I just heard that Cody’s in Berkeley is closing. My distance from the Bay Area leaves me out of the loop sometimes. This is a famed indie bookstore, and the one where I met the ever-so-sexy Redmond O’Hanlon and got his book, Trawler, signed. Well, this article suggested it, but by looking at their website, I can’t tell one bit. More digging showed that it is true, the Telegraph store will close while the Fourth Street and SF store will remain open.
So, people are talking about indie bookstores again. Maybe they haven’t stopped, but here’s a new take from SLATE—We don’t need them?
I hope that this was written so that people would get outraged and defend the indies, but it doesn’t read like it. And of course, why would a journalist have an ulterior motive.
Tyler Cowen, author of Good and Plenty: The Creative Successes of American Arts Funding writes:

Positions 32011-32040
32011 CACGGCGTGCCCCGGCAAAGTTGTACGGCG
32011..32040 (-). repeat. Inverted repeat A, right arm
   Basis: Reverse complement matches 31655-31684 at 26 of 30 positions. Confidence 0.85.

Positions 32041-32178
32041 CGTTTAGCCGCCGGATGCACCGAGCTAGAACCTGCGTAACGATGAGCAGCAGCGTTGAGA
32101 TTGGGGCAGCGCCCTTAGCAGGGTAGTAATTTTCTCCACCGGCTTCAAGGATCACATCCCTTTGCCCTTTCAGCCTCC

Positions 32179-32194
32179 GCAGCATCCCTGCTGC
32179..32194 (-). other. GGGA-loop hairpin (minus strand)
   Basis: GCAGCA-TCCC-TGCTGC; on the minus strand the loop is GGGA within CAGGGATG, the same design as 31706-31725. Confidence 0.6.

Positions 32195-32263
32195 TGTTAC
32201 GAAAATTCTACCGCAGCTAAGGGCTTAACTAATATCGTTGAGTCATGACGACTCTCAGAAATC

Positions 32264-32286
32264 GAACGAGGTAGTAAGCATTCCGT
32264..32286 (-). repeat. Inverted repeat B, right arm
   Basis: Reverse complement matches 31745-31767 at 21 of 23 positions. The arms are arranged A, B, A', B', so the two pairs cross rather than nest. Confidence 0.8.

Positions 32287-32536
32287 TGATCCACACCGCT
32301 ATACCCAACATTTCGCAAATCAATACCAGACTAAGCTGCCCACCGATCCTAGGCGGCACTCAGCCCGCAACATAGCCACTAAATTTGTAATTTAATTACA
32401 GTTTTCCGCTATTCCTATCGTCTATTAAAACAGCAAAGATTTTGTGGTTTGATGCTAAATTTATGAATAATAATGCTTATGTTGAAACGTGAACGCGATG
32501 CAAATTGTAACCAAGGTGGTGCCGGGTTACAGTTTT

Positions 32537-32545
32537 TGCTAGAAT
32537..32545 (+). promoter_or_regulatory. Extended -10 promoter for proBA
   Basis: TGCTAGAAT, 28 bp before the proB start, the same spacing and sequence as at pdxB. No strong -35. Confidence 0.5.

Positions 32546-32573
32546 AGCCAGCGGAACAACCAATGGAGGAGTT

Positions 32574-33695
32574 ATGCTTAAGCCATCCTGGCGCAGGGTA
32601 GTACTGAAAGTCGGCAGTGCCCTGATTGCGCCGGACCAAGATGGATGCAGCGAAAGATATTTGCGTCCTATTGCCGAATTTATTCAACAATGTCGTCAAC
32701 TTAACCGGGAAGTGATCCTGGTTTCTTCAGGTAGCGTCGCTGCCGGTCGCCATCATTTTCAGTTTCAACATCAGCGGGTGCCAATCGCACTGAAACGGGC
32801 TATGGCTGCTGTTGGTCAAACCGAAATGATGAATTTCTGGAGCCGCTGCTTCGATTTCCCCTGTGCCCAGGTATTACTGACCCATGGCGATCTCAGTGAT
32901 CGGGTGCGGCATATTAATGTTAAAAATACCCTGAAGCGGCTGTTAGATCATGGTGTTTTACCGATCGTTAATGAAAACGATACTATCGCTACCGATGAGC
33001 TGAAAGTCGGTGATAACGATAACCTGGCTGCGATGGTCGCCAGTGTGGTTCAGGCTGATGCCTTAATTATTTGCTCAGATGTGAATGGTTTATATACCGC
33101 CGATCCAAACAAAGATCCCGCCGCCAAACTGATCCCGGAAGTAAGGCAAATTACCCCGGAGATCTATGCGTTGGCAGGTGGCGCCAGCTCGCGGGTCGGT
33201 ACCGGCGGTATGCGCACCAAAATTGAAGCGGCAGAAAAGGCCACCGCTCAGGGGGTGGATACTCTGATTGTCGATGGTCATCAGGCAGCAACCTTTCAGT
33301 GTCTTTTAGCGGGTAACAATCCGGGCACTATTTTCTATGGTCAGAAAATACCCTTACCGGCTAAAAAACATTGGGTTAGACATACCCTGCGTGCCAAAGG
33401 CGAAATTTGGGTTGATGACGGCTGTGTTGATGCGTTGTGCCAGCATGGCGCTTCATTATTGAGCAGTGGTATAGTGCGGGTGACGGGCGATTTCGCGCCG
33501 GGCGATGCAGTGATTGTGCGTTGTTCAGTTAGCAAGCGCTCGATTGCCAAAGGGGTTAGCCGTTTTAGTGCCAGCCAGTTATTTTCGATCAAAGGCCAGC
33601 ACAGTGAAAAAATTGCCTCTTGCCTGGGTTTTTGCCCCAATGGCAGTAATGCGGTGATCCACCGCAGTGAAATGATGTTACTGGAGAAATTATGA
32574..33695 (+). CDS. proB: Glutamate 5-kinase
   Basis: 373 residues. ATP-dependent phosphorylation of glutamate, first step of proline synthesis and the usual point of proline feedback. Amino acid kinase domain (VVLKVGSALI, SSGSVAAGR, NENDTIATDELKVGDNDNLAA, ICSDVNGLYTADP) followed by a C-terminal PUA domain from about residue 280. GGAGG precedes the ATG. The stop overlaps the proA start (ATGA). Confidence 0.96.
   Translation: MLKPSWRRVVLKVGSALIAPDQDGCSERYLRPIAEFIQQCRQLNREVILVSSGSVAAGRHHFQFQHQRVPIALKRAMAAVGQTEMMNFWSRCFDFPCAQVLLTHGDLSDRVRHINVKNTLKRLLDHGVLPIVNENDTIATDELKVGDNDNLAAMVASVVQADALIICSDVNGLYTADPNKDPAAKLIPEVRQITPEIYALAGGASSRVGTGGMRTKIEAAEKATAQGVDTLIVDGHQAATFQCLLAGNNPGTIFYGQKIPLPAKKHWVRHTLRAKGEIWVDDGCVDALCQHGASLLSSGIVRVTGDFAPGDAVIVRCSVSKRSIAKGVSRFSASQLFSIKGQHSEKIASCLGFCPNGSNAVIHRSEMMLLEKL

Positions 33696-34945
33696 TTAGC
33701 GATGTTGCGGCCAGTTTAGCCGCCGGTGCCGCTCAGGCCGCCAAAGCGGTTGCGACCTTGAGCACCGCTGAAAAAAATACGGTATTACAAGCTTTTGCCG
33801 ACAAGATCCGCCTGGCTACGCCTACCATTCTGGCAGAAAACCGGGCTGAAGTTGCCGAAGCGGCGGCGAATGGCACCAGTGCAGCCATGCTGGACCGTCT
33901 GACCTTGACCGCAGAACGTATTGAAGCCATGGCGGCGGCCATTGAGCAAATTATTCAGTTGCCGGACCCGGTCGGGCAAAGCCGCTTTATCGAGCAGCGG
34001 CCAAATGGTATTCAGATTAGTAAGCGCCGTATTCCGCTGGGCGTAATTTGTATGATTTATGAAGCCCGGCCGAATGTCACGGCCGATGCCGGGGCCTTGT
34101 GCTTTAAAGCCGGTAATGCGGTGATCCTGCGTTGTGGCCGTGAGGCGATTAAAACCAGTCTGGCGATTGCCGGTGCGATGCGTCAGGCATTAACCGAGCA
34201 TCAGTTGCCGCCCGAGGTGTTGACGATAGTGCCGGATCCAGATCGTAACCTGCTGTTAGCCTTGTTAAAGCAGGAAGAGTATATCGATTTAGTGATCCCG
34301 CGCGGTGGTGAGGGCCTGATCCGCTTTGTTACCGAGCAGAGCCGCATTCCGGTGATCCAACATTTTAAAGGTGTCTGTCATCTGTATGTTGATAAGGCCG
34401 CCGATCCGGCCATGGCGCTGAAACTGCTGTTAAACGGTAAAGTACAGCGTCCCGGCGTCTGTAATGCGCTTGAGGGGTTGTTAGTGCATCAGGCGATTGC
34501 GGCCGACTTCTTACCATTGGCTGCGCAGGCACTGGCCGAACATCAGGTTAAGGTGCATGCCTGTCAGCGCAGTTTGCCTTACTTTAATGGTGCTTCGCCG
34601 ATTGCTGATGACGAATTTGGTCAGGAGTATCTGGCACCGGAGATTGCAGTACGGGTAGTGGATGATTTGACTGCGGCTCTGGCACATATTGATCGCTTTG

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The real change in the book market is not the big guy vs. the little guy, or chain vs. indie stores. Rather, it’s the reader’s greater impatience, a symptom of our amazing literary (and televisual) plenitude.
So, maybe, instead of activists doing what they can to keep the brick and mortar stores alive, caring tech geeks and shed light on how our fave indie stories can build a cross platform that caters to the needs of our quickening culture.
If you were to open and run a bookstore, what would you do differently?
What would you like to tell your fave indie store?
What would you like to see in a brick and mortar store?
the option to pay out the nose for next day delivery (UPS, partner with the indies like FedEx did with Kinkos!)
Impulse buy suggestions sent by email or RSS
Author outreach and signed book service
It’s a lot to think about. Something we should discuss over an Americano, at a indie bookstore cafe. Or in a townhall meeting.